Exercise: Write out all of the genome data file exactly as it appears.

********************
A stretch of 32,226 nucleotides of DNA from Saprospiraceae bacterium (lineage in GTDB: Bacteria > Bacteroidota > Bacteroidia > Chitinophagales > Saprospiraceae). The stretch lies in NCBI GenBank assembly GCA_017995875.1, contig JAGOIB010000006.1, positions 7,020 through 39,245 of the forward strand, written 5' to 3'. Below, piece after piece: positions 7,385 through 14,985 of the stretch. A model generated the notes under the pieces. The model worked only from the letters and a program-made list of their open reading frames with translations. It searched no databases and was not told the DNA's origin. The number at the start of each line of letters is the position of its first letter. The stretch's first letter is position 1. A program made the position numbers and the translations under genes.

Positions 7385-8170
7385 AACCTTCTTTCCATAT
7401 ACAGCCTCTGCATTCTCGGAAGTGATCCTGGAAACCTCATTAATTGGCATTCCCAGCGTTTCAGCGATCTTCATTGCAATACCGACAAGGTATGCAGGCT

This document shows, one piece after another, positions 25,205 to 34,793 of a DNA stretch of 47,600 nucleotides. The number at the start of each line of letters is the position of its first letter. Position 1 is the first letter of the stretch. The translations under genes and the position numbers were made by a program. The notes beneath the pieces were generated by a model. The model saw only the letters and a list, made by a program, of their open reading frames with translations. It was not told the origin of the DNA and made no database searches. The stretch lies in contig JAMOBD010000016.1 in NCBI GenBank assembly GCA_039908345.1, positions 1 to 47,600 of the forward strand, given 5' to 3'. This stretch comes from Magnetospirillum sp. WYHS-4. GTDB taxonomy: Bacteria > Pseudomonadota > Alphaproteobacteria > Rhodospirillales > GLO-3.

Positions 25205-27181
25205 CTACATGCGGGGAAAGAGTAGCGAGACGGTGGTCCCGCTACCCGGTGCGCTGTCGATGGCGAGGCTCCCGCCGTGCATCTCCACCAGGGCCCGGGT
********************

A stretch of 32,226 nucleotides of DNA from Saprospiraceae bacterium (lineage in GTDB: Bacteria > Bacteroidota > Bacteroidia > Chitinophagales > Saprospiraceae). The stretch lies in NCBI GenBank assembly GCA_017995875.1, contig JAGOIB010000006.1, positions 7,020 through 39,245 of the forward strand, written 5' to 3'. Below, piece after piece: positions 7,385 through 14,985 of the stretch. A model generated the notes under the pieces. The model worked only from the letters and a program-made list of their open reading frames with translations. It searched no databases and was not told the DNA's origin. The number at the start of each line of letters is the position of its first letter. The stretch's first letter is position 1. A program made the position numbers and the translations under genes.

Positions 7385-8170
7385 AACCTTCTTTCCATAT
7401 ACAGCCTCTGCATTCTCGGAAGTGATCCTGGAAACCTCATTAATTGGCATTCCCAGCGTTTCAGCGATCTTCATTGCAATACCGACAAGGTATGCAGGCT

This document shows, one piece after another, positions 25,205 to 34,793 of a DNA stretch of 47,600 nucleotides. The number at the start of each line of letters is the position of its first letter. Position 1 is the first letter of the stretch. The translations under genes and the position numbers were made by a program. The notes beneath the pieces were generated by a model. The model saw only the letters and a list, made by a program, of their open reading frames with translations. It was not told the origin of the DNA and made no database searches. The stretch lies in contig JAMOBD010000016.1 in NCBI GenBank assembly GCA_039908345.1, positions 1 to 47,600 of the forward strand, given 5' to 3'. This stretch comes from Magnetospirillum sp. WYHS-4. GTDB taxonomy: Bacteria > Pseudomonadota > Alphaproteobacteria > Rhodospirillales > GLO-3.

Positions 25205-27181
25205 CTACATGCGGGGAAAGAGTAGCGAGACGGTGGTCCCGCTACCCGGTGCGCTGTCGATGGCGAGGCTCCCGCCGTGCATCTCCACCAGGGCCCGGGT